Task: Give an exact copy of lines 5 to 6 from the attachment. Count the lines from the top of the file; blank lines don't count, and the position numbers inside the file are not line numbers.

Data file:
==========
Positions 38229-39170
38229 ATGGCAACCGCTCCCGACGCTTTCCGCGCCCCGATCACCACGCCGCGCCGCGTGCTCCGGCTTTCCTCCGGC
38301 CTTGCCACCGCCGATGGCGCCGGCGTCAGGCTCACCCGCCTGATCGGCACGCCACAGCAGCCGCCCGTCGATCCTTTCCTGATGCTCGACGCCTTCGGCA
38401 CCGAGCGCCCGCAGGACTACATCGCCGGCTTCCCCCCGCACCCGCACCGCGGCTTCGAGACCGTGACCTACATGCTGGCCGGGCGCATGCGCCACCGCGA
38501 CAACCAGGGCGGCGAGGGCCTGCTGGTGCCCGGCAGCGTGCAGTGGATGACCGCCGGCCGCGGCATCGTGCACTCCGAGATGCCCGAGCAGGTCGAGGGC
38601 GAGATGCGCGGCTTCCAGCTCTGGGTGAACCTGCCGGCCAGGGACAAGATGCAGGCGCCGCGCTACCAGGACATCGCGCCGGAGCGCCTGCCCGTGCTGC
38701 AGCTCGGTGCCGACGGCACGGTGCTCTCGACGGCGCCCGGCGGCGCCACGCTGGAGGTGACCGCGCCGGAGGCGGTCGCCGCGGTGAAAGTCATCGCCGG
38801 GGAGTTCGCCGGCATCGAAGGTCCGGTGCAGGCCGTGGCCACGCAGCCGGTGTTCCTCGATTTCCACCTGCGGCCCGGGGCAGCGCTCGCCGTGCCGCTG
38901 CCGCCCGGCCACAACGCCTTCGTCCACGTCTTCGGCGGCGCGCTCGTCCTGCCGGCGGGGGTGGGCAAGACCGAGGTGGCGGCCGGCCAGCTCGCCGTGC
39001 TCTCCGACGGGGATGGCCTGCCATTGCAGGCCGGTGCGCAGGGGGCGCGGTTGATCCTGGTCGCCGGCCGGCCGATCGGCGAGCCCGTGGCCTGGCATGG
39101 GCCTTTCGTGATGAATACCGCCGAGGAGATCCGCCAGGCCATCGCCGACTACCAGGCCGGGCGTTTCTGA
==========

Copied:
38501 CAACCAGGGCGGCGAGGGCCTGCTGGTGCCCGGCAGCGTGCAGTGGATGACCGCCGGCCGCGGCATCGTGCACTCCGAGATGCCCGAGCAGGTCGAGGGC
38601 GAGATGCGCGGCTTCCAGCTCTGGGTGAACCTGCCGGCCAGGGACAAGATGCAGGCGCCGCGCTACCAGGACATCGCGCCGGAGCGCCTGCCCGTGCTGC